Stallings' men will break NCAA drought

There seems little question that Kevin Stallings' Commodores will be improved over the past two years. There's more athleticism and more depth than any Vanderbilt team has possessed in recent memory. The incoming freshman class looks like Stallings' best yet. But the relevant question is... just how far can that relative improvement take this team? Brent takes a hard look at the men's chances for making the NCAA Tournament.

For 364 days each year I root my heart out for the Black and Gold... but for one day each year, I try to take off my gold-colored glasses.  I get out my schedule, my preseason magazines, my Sagarins, calculator, slide rule and crystal ball.  And I try to come up with an unbiased assessment of how my beloved Commodore basketball team will fare in the upcoming season.

Today is that day.

It's been six long years since Jan Van Breda Kolff's 1997 team, led by Pax Whitehead and Howard Pride, slipped into the NCAA Tournament with a 19-11 record.  In the five intervening seasons, every SEC team except Vanderbilt has made it to the NCAA's at least once-- the Commodores thrice have been relegated to the NIT, and twice shut out of postseason play altogether.  (Oh yeah, there was "The Snub" of 2000, but we'll not discuss that today.)

With two exhibition games behind them, with the opener looming Friday night against Southeastern Louisiana (7:00 p.m. CST), there seems little question that the Commodores will be improved over the past two years.   There's more athleticism, more depth than any Vanderbilt team has possessed in recent memory.  The incoming freshman class looks like Stallings' best yet.

But the relevant question is... just how far can that relative improvement take this team?  Vanderbilt has no scholarship seniors on the squad.  Three of the top four scorers from 2001-02 are gone.

The Commodores still live and play in the cutthroat SEC.  And that non-conference schedule, with Connecticut, Indiana, Michigan and Notre Dame, is by far the toughest yet of the Stallings era.  But Stallings says the tough early-season schedule has worked as a motivating factor.

"What I like is that our guys have looked at that schedule and said, guess what?  We had better be ready, or we're gonna get our butts kicked," said Coach Kevin Stallings.  "That has been a motivating force for them, to get themselves ready."

As for Stallings himself, he seems noticeably looser, more comfortable, and more at ease than in any of his previous three years at Vanderbilt.  He speaks confidently, at times even with a cautious brashness, about his young team's ability to "cause problems" for some other teams in the league.

"We just feel like we're just going to have more ammunition, more ways to consistently hurt people," says Stallings.  "We'll see if I'm right.  I've never been confused with being optimistic, but... we'll be able to guard better, we'll generate more offense from defense, and we'll rebound better... I think we should be better."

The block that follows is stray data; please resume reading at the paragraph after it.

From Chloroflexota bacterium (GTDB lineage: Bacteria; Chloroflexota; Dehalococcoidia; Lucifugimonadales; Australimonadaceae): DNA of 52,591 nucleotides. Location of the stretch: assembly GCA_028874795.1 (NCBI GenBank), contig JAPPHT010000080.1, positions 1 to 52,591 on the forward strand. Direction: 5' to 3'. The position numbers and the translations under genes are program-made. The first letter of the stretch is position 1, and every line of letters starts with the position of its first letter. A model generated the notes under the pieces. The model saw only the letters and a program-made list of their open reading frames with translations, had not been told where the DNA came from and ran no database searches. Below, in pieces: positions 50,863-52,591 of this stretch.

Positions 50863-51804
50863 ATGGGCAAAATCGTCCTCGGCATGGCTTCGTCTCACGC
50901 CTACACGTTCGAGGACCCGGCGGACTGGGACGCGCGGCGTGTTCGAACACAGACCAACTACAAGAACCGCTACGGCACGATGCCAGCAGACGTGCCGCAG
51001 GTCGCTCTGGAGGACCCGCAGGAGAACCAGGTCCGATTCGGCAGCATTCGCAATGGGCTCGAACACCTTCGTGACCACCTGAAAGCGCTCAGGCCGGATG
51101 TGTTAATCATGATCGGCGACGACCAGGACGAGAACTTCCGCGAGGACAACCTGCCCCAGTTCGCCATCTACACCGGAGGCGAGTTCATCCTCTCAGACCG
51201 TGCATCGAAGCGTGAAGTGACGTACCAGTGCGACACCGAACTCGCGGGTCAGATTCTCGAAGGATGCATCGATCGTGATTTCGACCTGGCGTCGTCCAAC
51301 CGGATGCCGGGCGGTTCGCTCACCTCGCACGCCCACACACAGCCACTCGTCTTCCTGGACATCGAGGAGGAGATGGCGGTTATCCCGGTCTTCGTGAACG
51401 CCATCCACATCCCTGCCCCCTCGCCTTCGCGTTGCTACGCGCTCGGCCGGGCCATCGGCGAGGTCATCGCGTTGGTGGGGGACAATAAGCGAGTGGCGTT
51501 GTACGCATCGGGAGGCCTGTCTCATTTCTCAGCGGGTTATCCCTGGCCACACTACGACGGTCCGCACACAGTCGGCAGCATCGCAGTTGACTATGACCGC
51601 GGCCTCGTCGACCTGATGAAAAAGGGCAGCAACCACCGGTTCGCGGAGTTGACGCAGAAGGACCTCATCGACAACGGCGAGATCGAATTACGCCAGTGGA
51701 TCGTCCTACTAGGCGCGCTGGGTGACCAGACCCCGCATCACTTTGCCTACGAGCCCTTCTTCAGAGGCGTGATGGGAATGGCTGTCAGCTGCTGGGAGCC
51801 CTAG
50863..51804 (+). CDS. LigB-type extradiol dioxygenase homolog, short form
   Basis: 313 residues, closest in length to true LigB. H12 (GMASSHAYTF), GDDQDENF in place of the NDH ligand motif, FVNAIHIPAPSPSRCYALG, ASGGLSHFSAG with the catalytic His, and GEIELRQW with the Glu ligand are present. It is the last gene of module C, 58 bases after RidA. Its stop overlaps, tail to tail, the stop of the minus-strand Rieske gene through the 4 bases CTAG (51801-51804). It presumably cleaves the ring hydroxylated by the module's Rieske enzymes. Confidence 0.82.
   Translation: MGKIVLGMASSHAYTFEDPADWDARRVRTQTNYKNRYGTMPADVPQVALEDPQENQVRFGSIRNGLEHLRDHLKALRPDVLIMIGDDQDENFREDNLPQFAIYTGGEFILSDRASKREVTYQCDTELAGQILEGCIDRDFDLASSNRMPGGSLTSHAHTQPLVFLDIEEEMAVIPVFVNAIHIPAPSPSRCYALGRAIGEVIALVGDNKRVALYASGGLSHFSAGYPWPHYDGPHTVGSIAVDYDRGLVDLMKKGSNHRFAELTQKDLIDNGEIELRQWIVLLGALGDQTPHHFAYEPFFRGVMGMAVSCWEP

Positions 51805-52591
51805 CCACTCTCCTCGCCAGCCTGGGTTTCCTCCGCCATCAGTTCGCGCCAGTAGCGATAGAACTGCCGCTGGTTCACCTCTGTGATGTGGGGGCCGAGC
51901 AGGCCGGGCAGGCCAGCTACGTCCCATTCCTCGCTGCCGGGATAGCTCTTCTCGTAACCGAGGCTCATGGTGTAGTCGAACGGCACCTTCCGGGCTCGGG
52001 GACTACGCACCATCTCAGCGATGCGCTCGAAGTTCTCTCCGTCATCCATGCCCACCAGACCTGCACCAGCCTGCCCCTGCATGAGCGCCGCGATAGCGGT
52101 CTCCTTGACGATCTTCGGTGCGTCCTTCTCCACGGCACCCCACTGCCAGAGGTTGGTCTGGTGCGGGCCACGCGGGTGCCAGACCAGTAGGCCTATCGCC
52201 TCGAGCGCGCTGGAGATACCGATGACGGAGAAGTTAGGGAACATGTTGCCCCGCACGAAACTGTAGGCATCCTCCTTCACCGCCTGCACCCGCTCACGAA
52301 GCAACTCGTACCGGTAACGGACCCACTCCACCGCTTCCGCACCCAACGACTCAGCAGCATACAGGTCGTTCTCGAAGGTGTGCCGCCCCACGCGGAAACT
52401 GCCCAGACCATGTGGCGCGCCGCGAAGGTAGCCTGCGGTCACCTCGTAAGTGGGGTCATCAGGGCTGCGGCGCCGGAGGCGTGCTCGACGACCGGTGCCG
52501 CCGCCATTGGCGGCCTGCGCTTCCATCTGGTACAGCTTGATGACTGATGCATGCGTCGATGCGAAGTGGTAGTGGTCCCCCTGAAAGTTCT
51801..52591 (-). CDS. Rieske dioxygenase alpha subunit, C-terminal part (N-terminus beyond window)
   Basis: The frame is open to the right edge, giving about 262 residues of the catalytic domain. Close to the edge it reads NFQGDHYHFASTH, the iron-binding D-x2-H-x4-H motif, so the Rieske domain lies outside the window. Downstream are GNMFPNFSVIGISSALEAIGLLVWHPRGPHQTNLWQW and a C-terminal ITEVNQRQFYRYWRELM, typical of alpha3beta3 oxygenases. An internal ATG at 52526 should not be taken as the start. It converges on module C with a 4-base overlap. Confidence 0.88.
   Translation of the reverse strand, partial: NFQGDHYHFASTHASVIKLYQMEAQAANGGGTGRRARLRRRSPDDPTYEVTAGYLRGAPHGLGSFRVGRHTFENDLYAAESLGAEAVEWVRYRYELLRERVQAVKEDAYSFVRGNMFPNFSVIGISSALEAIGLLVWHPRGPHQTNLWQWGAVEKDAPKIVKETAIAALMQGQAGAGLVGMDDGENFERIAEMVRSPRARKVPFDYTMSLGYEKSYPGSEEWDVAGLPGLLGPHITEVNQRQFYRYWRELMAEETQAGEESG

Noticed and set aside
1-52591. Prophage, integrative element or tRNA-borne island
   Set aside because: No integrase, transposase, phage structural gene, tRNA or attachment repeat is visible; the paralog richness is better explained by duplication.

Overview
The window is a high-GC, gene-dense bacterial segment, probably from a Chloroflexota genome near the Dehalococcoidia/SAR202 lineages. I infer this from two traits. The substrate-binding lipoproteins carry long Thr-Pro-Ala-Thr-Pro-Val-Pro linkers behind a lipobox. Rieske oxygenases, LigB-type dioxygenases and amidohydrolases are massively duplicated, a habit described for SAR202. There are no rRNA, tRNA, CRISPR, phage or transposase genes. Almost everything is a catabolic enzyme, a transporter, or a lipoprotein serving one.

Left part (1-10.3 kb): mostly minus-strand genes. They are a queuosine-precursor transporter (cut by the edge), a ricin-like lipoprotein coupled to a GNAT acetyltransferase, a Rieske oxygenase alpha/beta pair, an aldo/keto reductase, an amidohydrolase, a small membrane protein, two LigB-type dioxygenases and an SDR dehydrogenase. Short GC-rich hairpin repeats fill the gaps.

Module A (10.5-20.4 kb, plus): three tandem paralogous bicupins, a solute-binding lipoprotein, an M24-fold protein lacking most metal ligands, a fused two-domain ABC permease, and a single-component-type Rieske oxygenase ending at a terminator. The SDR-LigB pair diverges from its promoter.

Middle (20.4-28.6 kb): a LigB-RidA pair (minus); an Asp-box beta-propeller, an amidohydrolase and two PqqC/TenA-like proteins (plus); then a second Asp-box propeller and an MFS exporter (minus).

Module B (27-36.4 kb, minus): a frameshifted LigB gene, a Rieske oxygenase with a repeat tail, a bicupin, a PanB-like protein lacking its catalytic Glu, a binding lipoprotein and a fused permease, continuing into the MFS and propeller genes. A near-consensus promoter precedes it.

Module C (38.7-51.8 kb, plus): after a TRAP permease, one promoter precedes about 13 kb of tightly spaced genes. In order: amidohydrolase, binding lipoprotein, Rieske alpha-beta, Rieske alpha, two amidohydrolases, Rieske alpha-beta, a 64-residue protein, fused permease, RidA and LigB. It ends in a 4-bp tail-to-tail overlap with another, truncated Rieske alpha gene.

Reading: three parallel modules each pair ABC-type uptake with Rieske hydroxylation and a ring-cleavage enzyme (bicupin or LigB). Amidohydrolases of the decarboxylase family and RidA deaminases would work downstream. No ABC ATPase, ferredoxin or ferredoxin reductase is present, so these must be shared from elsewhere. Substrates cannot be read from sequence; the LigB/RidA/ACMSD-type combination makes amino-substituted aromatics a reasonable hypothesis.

The 2002-03 Commodores should be a lot less reliant on outside shooting, and a lot more reliant on defense and rebounding, says Stallings.

"All of a sudden we're not the team that has all of the physical mismatches.  Every team in this league has shooters... Well, we weren't any better shooters than anybody else... that was just what we could do.

"Well now, we've got a couple of guys who can defend... we've got a couple of guys we can throw it to on the post who we can expect a result when we throw it there.  We still have some guys who can shoot, albeit maybe not like some of those other guys.  But, maybe more simply put, our strengths have a chance to be consistent strengths."

Junior forward Matt Freije says the team's goal is clear-- making the Big Dance.

"We realize that in order for us to do that, it starts on the practice court," says Freije.  "Coach has done a great job of getting that message to us."

Can they make it?  Let's look at the opposition and try to find out.  Here goes nothing...

Non-conference schedule:  The Commodores, my crystal ball says, will open up by going 6-2 in their first eight games-- they'll lose at home to UConn, and winning at national runner-up Indiana's place doesn't quite seem realistic.  They'll easily win the others, including Tulane (to whom some major payback is due for last year).

Then comes a critical three-game holiday stretch that will have a lot to say about Vandy's ultimate season success-- at Michigan, at Notre Dame, at home vs. College of Charleston.  All three are winnable, but all three will be easily losable if the team is not in the right frame of mind.

I'm picking the Dores to win two of those three games, and finish non-conference competition with an 8-3 record by New Year's Eve.  (Note: If they win all three of those last three, watch out... it's a great omen for postseason play.  If they go 0-3 or 1-2 on this stretch... oh-oh, it's probably NIT, baybee.)  (8-3)

Vs. SEC West:  Let's see, Alabama, Ole Miss and Arkansas must come to Memorial, and the Commodores must travel to Auburn, Starkville and Baton Rouge.  I think LSU will be the surprise team in the West, and I don't see Vandy winning there, or in Starkville.  Meanwhile Alabama is playing like a Final Four team right now.  Let's optimistically assume we split vs. the West, with wins coming over Ole Miss and Arkansas at home, and Auburn on t Top Stories